In the second half of the year, I realized this idea in a different sort of way, as a four-month study abroad program on a continent which spoke a language I hadn’t studied in years. To be honest, I originally signed up just because I was mostly done with my major and it sounded interesting and fun, but in retrospect, studying abroad — although I didn’t realize it at first — feels just as crucial to my college experience as learning math does. Perhaps admitting the depth of my ignorance here, I genuinely didn’t know how much more there was to the world outside of the United States33
I always thought it was crazy that people would take international trips to far-off places around the world when in the U.S. we have Yosemite, Sequoia and Kings Canyon, Big Sur, the Rockies, Seattle, San Francisco, Los Angeles, New York, Boston, Denver, Miami, etc. — these amazing natural wonders, economic and intellectual centers, and rich cultural capitals all in our own backyard.To be fair, I still think many people who take these international trips would be well-served by becoming more familiar with our amazing domestic travel destinations, but I admit that I’m increasingly seeing the appeal of international travel.× Close
, and how much there was for me to see and learn by getting out of my home country. It was also an amazing opportunity to meet new people and make genuine connections — an opportunity whose rarity I am beginning to appreciate as I get older and people’s social networks calcify34
. Reflecting upon it now, I think my time in college would’ve been woefully incomplete without having gone to South America. The funny thing, though, is that I had absolutely no idea it would end up being such an important experience.
But I think that’s why I went back to school. And through all this, I’ve realized that perhaps what I was looking for — even if I couldn’t articulate it initially — was simply the opportunity to experience things that would broaden my perspective and get me out of my comfort zone; things that would teach me by surprising me35
Study abroad is a pretty apt example of this, but math fits the bill here too. It’s definitely out of my intellectual comfort zone at times (I wasn’t a very good math student at Michigan), and I sometimes surprise myself with my ability to figure things out that at first seem completely inscrutable (usually I just have to think about it some more).× Close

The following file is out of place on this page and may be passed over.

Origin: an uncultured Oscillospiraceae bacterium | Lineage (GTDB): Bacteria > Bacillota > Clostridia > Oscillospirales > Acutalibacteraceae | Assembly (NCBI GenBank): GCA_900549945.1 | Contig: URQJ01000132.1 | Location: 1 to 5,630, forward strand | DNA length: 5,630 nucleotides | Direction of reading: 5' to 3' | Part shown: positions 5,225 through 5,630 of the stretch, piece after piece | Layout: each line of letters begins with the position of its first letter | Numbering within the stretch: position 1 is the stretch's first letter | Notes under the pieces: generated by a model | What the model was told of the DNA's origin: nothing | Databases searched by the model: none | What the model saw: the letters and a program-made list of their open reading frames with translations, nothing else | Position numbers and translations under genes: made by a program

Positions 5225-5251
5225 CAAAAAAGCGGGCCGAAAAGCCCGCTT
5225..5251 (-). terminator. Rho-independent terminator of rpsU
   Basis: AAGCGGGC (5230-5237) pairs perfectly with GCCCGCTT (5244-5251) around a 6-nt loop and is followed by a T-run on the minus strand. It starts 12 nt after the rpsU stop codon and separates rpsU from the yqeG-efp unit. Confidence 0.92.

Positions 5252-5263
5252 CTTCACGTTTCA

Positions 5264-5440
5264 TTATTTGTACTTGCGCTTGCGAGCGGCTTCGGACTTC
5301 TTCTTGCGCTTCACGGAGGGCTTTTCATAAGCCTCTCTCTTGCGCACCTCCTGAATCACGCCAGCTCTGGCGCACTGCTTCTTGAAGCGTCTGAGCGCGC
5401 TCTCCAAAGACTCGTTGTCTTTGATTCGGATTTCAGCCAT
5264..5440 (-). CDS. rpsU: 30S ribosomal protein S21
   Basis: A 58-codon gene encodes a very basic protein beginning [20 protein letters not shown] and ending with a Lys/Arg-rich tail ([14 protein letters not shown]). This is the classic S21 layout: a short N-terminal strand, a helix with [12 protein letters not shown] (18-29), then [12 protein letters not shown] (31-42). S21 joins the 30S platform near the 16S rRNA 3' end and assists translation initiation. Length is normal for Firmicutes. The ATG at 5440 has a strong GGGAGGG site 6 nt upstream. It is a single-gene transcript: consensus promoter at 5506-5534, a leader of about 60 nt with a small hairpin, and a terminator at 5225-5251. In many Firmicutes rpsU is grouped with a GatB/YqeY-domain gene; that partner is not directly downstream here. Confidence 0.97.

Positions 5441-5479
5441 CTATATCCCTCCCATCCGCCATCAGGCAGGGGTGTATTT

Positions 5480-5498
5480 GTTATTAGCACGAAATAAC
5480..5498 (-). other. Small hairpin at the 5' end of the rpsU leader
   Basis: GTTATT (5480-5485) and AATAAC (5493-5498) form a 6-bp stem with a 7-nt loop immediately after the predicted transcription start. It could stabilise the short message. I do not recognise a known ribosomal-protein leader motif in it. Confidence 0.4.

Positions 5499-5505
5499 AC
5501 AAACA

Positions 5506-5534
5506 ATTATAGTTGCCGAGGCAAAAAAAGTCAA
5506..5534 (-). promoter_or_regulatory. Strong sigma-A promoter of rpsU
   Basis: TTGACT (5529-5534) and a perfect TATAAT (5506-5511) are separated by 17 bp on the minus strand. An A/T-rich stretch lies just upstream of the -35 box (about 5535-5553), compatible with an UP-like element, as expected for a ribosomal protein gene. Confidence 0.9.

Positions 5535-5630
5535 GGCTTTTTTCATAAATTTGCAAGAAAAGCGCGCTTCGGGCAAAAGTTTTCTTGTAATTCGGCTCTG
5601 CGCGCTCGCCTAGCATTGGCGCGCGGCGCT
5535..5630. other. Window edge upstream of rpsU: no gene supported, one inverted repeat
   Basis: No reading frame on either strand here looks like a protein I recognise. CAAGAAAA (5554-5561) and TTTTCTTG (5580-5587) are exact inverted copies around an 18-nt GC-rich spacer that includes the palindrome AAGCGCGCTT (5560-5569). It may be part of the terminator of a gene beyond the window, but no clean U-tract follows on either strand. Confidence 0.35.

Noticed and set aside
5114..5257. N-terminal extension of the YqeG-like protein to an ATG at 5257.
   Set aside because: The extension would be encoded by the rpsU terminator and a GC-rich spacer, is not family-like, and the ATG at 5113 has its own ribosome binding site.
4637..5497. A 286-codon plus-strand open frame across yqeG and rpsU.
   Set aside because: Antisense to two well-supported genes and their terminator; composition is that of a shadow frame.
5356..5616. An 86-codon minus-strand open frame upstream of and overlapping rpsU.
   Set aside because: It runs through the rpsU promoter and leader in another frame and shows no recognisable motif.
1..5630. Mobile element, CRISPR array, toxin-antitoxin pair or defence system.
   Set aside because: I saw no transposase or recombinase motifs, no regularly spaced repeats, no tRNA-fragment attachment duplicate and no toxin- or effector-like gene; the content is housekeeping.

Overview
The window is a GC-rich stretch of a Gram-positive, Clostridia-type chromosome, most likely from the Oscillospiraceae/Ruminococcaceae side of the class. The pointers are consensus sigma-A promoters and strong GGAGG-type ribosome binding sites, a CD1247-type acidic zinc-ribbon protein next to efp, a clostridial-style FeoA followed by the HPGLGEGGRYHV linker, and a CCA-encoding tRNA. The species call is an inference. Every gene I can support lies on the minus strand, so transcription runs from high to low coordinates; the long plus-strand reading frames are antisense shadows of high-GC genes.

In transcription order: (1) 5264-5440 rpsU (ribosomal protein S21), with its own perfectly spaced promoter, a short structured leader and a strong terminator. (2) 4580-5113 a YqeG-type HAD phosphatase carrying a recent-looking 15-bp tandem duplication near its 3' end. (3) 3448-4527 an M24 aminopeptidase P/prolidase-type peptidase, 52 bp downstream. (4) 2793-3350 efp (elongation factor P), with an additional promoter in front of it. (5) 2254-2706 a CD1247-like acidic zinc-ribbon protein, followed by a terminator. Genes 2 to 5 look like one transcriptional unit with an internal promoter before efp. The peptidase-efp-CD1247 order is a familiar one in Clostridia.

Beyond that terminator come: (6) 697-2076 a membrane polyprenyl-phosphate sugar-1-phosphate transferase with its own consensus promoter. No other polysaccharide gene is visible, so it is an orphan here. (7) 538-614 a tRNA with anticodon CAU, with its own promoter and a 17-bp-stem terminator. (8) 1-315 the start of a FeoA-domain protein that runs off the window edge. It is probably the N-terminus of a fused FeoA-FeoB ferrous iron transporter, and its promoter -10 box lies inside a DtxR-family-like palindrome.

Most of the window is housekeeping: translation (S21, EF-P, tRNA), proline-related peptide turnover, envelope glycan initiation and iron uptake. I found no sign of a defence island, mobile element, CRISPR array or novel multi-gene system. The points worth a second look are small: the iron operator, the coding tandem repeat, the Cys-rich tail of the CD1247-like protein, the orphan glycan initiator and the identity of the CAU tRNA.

With that, after a year of mathematics and a semester of study abroad, it’s starting to feel like I’ve mostly gotten what I wanted out of my sojourn back to school36
There’s another question (for another time) of whether it was necessary for me to go back to college to get these experiences; whether things like learning math and studying abroad are even the best way broaden my perspective, get out of my comfort zone, surprise me, etc. I’m not sure, but for what it’s worth, I think school has done a pretty good job of it so far.× Close
. There are a few things left here and there that I hope to get out of my few months as a student in 202437
I’ve joked about tacking on an extra minor I don’t intend to complete or leaving one degree requirement undone so I don’t graduate, because it feels so permanent — once I get that diploma, I’ll never be a college student again (and won’t be eligible for any more education discounts!).On a more serious note, I’ve heard of some essentially all-but-bachelor’s-degree startup founders who purposely did this to stay eligible for stuff like the Thiel Fellowship, etc.× Close
, but I’m also excited to change things up a bit.
This whole discussion reminds me of an idea of Sam Altman’s:
Do new things often. This seems to be really important. Not only does doing new things seem to slow down the perception of time, increase happiness, and keep life interesting, but it seems to prevent people from calcifying in the ways that they think. Aim to do something big, new, and risky every year in your personal and professional life.
To a certain extent, this idea could describe the past five years of my life. In 2019, the “big, new, and risky” thing was leaving college and moving to San Francisco to join a startup as employee #1. In 2020, it was living in Montana for six weeks and leaving that first startup job. In 2021, it was interning in New York City and deciding to go back to school at UCLA. In 2022, it was working full-time in crypto and hiking 1,700 miles through the California wilderness. In 2023, it was doubling down on learning math and studying abroad in South America for four months.
We’ll see what 2024 brings. In terms of post-graduation plans, I’m now thinking much more intentionally about entrepreneurship: ideation, talking with potential cofounders, etc. is all on a secondary thread as I finish up the last few requirements for my degree. I’m also hoping to have more conversations with older and more experienced folks about diving into entrepreneurship vs. working a little bit first. Lots of stuff is up in the air, and I truly have no idea what I’ll be up to in the second half of the year. All I can say is it will be something big, new, and risky.
Updates sent once or twice per year.